Primer orientation, forward and reverse - (Apr/20/2007 )
I'm working at sequencing the 16s rRNA gene for acidophilic bacteria. I'm using universal primers such as 27f and 1492r for my PCR reactions and a few others (530r, 1100r, 782r, and 765f) in order to sequence them. I've gotten a few sequences back and want to piece them together into a 'contig' (is that the right term?).
My question is if anyone knows how these primers are oriented in the original E. coli sequence? And does anyone have any suggestions on literature for piecing together sequences into a full gene?
The F and R refer to the direction of the primer. The number is the approximate location of the primer on the 1500 bp 16S sequence. See the papers referred to here: http://openwetware.org/wiki/Bacterial_species_identification
I'm just wondering, is the number where the primer ends and the amplified sequence begins? So for example with 27f, the primer is so many positions before position 27 and your amplified sequence is then position 28 on?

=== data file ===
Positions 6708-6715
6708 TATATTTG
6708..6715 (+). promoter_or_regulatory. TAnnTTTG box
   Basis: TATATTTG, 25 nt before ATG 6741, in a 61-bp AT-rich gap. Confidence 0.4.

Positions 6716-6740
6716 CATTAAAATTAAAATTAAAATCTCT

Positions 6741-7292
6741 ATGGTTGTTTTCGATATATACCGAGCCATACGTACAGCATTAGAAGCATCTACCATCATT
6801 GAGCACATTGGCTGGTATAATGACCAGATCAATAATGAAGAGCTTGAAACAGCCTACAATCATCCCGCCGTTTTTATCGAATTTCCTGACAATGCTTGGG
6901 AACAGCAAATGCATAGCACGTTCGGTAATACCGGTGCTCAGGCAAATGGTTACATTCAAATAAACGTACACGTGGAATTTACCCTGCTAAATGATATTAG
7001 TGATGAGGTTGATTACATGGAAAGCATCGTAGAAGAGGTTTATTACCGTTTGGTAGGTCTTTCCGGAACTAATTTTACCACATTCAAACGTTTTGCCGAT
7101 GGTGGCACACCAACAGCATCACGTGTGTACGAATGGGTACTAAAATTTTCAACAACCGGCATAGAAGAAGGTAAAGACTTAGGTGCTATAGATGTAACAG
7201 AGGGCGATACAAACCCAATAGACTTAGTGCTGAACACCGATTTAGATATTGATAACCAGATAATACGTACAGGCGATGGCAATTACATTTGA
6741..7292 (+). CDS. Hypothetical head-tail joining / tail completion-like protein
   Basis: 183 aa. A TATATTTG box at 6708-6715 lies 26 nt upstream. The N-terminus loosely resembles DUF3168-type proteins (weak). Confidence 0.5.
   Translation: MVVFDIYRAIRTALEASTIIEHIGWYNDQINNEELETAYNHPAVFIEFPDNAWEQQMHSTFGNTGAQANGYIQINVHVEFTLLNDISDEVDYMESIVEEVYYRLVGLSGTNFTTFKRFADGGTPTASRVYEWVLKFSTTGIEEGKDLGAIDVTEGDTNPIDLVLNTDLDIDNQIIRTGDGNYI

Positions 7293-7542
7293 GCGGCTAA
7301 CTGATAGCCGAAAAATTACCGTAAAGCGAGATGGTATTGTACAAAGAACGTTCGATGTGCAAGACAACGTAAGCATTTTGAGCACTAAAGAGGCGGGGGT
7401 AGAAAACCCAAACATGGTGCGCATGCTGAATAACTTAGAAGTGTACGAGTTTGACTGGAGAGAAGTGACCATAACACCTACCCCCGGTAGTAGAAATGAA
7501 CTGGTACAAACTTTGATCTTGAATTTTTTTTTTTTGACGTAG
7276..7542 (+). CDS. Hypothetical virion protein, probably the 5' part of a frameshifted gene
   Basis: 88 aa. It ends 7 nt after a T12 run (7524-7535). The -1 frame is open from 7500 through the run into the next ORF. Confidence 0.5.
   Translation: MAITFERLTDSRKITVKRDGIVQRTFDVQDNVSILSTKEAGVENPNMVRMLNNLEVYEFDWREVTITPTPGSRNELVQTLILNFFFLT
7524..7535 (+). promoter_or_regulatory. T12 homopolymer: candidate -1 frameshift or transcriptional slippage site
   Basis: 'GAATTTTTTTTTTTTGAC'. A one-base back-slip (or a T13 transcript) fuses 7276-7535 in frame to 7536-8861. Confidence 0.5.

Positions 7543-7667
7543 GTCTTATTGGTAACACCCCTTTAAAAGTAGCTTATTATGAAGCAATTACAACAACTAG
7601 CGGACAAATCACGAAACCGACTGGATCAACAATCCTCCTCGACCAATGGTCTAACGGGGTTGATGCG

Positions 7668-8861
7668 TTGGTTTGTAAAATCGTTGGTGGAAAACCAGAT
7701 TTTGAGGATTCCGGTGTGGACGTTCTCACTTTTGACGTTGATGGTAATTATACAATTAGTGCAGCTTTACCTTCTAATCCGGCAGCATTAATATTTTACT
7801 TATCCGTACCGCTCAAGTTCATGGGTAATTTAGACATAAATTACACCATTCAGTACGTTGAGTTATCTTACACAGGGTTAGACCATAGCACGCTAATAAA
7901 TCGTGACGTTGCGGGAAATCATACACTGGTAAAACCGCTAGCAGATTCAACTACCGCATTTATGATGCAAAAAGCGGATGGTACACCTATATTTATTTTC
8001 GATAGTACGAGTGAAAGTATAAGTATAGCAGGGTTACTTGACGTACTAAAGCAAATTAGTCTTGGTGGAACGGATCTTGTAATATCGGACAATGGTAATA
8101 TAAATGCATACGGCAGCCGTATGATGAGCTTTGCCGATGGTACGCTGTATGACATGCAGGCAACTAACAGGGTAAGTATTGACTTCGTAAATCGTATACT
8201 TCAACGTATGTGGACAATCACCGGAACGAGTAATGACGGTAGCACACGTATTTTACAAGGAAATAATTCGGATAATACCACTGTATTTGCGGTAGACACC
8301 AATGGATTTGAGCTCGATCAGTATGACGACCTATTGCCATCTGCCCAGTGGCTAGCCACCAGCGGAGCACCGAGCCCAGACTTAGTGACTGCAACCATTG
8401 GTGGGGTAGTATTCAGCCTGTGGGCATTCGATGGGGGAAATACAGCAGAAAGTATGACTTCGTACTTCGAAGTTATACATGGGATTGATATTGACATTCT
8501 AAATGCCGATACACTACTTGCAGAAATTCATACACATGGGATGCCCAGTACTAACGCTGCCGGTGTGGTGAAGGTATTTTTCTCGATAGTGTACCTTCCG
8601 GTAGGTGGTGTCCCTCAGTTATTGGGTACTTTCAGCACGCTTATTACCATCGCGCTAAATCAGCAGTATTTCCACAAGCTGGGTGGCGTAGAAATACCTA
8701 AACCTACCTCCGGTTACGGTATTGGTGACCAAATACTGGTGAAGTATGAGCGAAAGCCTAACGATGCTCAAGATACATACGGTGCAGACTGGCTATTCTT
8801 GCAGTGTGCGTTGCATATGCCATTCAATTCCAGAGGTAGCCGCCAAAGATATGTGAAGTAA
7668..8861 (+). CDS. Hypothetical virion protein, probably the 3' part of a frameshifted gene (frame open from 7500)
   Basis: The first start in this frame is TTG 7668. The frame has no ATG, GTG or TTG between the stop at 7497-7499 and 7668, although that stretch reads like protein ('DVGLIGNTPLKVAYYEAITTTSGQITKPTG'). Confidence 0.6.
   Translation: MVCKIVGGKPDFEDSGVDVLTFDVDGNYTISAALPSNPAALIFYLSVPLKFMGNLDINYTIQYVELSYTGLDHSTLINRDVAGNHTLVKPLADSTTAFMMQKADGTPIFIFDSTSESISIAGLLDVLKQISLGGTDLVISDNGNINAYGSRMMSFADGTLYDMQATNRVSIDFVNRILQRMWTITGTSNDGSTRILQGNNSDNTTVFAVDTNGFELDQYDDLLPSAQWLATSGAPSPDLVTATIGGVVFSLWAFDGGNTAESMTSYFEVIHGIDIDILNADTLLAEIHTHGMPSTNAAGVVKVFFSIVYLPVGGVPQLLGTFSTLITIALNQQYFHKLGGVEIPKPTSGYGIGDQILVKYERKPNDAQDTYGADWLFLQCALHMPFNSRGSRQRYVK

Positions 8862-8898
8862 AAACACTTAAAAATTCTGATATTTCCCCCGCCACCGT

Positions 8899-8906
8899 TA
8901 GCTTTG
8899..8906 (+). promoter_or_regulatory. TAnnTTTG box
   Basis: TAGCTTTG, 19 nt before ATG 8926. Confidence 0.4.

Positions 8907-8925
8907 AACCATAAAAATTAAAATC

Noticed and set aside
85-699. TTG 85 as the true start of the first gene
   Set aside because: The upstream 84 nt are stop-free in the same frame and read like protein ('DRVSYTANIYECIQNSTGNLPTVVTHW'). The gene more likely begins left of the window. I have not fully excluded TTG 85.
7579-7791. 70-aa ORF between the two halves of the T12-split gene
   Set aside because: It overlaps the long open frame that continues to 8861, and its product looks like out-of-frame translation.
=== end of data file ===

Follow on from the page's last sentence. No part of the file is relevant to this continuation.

PCR products always directly incorporate the primer. So, the product will start with the 5' end of the primer. Sequencing results, however, will start around 10 bp downstream from the 3' end of the primer (usually). The locations of these primers is only approximate, both because people are sloppy in their definitions of the numbering, and because different species have different lengths of some portions of the 16S sequence. With modern sequencing capability, it is likely that a complete 16S sequence could be obtained by PCR with 27f and 1492r, followed by sequencing the PCR product with those same two primers. For reliability and publication, one normally likes to sequence a fragment in both directions, however, and the internal primers are useful for that purpose.
Thanks, that's very helpful. I've actually gotten my first sequences back and have aligned them into a complete contig. So I'm well on my way!